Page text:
Rape tweet to MP was ‘satire’, says UKIP leader

Gerard Batten (right) with host Andrew Marr appearing on theThe Andrew Marr Show. Photograph: BBC/PA

Gerard Batten (right) with host Andrew Marr appearing on theThe Andrew Marr Show. Photograph: BBC/PA. - Credit: PA

UKIP leader Gerard Batten has described a candidate's rape tweet to MP Jess Phillips as 'satire'.

Carl Benjamin was announced as an MEP candidate for UKIP in the South West just days ago, with Batten celebrating the decision having come after an 'exhaustive process'.

Benjamin had previously written that 'I wouldn't even rape you' to the Labour politician on Twitter.

Batten defended the tweet on BBC One's The Andrew Marr Show, saying: 'I think this was satire.'

Describing the candidate as 'a classical liberal', Batten said: 'I don't know the exact context of that and I certainly don't condone any remarks like that but he is not a bad person as he's being portrayed.

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'He is a proponent of free speech. The context that he said it was satire against the people he was saying it about. He wasn't actually making a literal statement.'

Benjamin - who has a large following on YouTube - reportedly sent the tweet in 2016 when responding to Phillips having written: 'People talking about raping me isn't fun, but has become somewhat par for the course.'

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He replied: 'I wouldn't even rape you, Jess Phillips.'

Ms Phillips later said she received in excess of 600 rape threats in a night.

After Batten's defence, the MP for Birmingham Yardley said her husband had questioned: 'Is this man satire?'

The UKIP leader was also asked whether he hates Islam, the religion he calls a 'death cult'.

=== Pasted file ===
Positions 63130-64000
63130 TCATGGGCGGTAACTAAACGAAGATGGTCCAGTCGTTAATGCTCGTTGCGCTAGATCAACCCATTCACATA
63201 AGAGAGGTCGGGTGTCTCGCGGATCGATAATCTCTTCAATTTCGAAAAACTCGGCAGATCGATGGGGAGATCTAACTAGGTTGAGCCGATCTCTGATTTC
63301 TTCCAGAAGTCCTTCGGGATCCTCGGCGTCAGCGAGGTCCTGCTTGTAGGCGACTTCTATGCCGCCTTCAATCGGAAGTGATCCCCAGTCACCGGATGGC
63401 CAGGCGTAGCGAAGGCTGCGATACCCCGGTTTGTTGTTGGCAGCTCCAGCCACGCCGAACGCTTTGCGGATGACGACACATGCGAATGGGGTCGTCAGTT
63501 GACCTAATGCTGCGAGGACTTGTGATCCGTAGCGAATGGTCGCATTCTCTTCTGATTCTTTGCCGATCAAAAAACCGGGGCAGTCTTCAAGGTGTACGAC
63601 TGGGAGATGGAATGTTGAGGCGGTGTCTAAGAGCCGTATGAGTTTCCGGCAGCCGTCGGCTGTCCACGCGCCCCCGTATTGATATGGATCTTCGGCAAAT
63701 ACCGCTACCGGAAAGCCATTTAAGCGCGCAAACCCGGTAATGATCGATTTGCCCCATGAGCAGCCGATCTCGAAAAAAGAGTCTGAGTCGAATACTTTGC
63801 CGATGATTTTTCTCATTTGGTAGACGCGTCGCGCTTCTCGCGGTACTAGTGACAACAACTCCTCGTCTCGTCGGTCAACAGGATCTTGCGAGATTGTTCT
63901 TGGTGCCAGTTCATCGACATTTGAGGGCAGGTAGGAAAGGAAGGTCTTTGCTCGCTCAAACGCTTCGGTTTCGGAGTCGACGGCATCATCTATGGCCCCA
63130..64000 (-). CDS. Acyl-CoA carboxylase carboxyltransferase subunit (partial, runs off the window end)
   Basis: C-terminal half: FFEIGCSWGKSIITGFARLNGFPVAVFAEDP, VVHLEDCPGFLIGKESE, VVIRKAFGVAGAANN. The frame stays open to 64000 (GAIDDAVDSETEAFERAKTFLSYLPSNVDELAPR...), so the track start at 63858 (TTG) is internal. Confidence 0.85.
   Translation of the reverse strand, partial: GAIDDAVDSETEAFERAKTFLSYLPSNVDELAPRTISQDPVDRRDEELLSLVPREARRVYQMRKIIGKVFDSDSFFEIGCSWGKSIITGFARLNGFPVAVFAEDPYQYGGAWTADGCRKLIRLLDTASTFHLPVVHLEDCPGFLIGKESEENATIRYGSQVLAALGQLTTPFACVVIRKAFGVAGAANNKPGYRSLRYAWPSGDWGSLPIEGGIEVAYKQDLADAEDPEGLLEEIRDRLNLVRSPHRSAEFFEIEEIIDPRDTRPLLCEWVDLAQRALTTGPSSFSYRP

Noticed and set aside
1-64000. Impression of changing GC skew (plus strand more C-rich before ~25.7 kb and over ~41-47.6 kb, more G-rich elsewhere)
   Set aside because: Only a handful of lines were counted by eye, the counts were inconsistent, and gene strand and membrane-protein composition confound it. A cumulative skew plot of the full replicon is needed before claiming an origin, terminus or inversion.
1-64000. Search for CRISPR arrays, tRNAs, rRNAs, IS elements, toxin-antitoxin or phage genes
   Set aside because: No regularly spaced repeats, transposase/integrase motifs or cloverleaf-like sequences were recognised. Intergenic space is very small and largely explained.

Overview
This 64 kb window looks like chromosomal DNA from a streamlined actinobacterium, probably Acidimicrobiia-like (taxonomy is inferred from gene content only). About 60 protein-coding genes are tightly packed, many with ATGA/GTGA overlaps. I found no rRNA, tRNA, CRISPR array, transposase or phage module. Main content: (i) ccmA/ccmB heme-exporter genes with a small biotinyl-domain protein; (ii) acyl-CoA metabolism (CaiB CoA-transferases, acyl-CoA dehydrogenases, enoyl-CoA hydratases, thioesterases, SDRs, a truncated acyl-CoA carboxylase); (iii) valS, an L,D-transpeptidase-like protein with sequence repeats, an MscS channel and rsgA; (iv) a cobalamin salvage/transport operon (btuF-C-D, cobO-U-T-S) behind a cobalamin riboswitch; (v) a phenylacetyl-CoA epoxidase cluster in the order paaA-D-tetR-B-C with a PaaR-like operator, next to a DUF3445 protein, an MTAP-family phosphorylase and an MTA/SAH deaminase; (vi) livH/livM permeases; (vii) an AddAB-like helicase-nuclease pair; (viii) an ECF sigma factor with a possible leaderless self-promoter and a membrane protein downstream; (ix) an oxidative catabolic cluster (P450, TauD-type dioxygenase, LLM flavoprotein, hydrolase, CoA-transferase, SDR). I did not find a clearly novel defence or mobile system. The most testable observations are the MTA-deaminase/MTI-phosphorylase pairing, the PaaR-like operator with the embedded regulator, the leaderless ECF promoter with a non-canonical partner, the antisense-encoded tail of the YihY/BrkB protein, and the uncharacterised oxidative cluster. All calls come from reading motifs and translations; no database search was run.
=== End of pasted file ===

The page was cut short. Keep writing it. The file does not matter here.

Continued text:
'I do not like the ideology, the literalist interpretation of Islam,' he replied.

'I know lots of people in this country who do take a literal interpretation of Islam. I think that's the worrying thing.'

He also defended his proposal that mosque building should be banned in the UK.

'What I have said in the past is that we should not allow planning permission for mosques until they allow planning permission in Islamic countries for churches, Hindu temples and other forms of religion.'

The Muslim Council of Britain accused Mr Batten of making 'outrageous' and 'absurd' claims about Islam and Muslims and said the interview highlighted Ukip's 'extremism'.

'It demonstrates Mr Batten's refusal to come to terms with the fact that Muslims are British too,' a spokesman added.

The group also said the BBC should 'reflect long and hard about giving such people airtime without proper scrutiny'.

Phillips said she could not criticise the programme for airing the interview, writing on Twitter that 'covering and challenging UKIP on the issue, it's the right thing to do.'

A BBC spokesman also said 'we reject these claims', adding: 'Andrew robustly challenged Gerard Batten and he was properly held to account.'

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